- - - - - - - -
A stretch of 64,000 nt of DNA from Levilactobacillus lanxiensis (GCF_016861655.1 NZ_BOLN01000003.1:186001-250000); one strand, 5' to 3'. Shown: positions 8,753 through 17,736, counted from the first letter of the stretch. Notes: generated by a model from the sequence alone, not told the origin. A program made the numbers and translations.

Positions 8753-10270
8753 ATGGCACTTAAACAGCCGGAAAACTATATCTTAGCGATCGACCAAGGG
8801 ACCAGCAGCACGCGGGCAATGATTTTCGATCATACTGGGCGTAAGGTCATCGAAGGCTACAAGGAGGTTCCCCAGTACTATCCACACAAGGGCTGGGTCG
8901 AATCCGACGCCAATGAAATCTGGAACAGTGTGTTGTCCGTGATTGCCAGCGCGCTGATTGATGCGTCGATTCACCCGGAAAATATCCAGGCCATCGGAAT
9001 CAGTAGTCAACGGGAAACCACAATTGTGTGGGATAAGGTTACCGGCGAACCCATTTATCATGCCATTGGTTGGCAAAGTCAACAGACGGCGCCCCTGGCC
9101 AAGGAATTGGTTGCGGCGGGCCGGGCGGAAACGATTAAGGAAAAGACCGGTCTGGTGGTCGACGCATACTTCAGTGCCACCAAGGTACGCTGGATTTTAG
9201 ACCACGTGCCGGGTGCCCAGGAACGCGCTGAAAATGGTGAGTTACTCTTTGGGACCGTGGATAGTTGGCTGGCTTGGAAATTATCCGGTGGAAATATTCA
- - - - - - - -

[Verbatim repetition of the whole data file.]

A stretch of 64,000 nt of DNA from Levilactobacillus lanxiensis (GCF_016861655.1 NZ_BOLN01000003.1:186001-250000); one strand, 5' to 3'. Shown: positions 8,753 through 17,736, counted from the first letter of the stretch. Notes: generated by a model from the sequence alone, not told the origin. A program made the numbers and translations.

Positions 8753-10270
8753 ATGGCACTTAAACAGCCGGAAAACTATATCTTAGCGATCGACCAAGGG
8801 ACCAGCAGCACGCGGGCAATGATTTTCGATCATACTGGGCGTAAGGTCATCGAAGGCTACAAGGAGGTTCCCCAGTACTATCCACACAAGGGCTGGGTCG
8901 AATCCGACGCCAATGAAATCTGGAACAGTGTGTTGTCCGTGATTGCCAGCGCGCTGATTGATGCGTCGATTCACCCGGAAAATATCCAGGCCATCGGAAT
9001 CAGTAGTCAACGGGAAACCACAATTGTGTGGGATAAGGTTACCGGCGAACCCATTTATCATGCCATTGGTTGGCAAAGTCAACAGACGGCGCCCCTGGCC
9101 AAGGAATTGGTTGCGGCGGGCCGGGCGGAAACGATTAAGGAAAAGACCGGTCTGGTGGTCGACGCATACTTCAGTGCCACCAAGGTACGCTGGATTTTAG
9201 ACCACGTGCCGGGTGCCCAGGAACGCGCTGAAAATGGTGAGTTACTCTTTGGGACCGTGGATAGTTGGCTGGCTTGGAAATTATCCGGTGGAAATATTCA